Branching Bryozoans

Branching Bryozoans (likely Bugula sp.)

Bryozoans, a type of filter-feeding, moss-like animal, are a common type of biofouling organism found on the Shallow Profiler components, like this electrical junction (aka FACT cage) at Axial Base. Credit: UW/NSF-OOI/CSSF, Dive R2209, V22.

Bryozoans (also known as "moss animals") are a phylum of simple, aquatic invertebrates, nearly all living in sedentary colonies that can take the form of fans, bushes, or sheets. Single animals with diverse functions, called zooids, live throughout the colony, including autozooids, which are responsible for feeding, excretion, and supplying nutrients, as well as specialized zooids that store fertilized eggs, defend the colony, or form attachment structures that act like roots. The feeding zooids have a special filter-feeding "crown" of tentacles called a lophophore. Marine bryozoans have many predators, including sea slugs (nudibranchs), fish, sea urchins, pycnogonids, crustaceans, mites, and sea stars.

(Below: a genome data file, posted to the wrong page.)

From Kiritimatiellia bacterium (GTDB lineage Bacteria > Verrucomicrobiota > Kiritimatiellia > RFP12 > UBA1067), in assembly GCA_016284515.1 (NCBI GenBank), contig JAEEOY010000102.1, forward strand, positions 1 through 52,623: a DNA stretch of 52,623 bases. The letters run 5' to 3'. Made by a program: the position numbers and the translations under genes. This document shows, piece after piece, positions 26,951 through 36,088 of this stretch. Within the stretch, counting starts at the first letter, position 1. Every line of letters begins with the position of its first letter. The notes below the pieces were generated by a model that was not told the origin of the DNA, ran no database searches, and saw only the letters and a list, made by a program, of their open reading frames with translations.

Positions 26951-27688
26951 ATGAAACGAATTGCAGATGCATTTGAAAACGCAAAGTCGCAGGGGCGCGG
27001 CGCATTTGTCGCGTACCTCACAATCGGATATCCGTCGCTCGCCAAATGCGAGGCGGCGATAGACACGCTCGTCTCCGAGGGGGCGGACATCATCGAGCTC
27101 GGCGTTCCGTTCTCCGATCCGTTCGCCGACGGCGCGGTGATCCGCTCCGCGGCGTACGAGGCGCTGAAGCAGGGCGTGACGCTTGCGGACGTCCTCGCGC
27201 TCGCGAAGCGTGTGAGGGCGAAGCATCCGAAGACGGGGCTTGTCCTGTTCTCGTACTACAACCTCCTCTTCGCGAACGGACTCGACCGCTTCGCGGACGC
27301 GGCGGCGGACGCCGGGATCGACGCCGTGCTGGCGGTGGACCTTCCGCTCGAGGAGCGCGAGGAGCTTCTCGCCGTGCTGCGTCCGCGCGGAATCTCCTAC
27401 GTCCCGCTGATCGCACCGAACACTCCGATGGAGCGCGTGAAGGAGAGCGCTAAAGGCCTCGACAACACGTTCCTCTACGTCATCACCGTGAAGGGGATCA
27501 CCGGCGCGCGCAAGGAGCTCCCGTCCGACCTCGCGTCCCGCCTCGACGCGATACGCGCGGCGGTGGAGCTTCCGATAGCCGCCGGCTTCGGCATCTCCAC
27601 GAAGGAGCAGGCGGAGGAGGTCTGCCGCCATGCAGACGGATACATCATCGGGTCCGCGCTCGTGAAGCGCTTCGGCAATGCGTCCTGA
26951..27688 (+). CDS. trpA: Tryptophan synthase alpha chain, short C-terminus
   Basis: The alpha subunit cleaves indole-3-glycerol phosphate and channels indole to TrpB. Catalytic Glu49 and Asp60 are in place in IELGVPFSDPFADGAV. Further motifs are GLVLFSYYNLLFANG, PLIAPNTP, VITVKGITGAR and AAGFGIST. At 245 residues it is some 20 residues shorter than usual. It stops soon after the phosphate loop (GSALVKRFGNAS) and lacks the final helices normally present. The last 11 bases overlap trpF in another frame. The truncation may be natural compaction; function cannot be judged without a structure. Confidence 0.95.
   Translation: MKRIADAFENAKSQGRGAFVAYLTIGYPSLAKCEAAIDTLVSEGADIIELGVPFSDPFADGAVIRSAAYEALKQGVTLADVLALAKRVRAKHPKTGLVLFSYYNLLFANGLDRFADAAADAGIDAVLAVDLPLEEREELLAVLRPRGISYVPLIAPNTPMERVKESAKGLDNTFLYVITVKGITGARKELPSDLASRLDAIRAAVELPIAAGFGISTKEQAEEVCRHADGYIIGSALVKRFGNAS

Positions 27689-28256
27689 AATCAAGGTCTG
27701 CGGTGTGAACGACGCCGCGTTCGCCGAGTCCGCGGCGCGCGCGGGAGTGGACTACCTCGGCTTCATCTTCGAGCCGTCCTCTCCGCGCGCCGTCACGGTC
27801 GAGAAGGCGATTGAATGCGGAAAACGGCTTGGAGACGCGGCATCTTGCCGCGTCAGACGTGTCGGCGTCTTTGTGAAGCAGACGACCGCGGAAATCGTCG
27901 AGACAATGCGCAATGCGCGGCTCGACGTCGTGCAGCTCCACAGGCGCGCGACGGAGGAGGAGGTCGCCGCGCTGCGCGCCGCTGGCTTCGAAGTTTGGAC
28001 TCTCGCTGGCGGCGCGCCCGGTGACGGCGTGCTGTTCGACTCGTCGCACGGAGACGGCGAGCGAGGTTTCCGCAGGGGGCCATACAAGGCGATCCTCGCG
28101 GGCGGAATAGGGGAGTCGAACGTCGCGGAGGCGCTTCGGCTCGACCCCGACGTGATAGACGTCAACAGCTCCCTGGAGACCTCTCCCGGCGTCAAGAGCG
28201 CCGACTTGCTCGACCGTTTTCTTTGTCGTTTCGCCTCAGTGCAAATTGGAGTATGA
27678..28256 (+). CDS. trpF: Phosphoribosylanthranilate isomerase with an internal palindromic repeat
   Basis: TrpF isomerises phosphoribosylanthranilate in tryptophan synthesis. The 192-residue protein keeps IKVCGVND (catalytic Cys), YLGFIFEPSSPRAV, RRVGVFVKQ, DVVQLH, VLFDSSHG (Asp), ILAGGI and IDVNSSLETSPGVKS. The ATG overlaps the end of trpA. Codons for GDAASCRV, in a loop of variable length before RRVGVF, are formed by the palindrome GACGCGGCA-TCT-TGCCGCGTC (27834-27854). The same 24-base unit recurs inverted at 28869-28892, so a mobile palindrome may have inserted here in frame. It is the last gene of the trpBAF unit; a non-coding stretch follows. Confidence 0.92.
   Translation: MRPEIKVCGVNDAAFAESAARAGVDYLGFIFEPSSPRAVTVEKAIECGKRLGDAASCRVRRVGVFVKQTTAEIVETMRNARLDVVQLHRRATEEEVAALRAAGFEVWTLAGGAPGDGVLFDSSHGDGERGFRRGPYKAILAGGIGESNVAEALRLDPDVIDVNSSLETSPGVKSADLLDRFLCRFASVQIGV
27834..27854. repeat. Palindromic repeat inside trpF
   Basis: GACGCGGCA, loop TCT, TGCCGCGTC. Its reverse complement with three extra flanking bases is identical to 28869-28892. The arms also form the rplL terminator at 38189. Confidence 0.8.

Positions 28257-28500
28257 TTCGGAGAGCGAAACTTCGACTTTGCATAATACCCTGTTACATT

Marine bryozoans are commonly responsible for biofouling on the hulls of ships, on docks and marinas, and on offshore structures. They are among the first colonizers of new or recently cleaned structures, including the OOI infrastructure. They are frequently seen encrusting the Shallow Profiler platforms and cable connection cages, as well as the top buoys of the deep profiler moorings.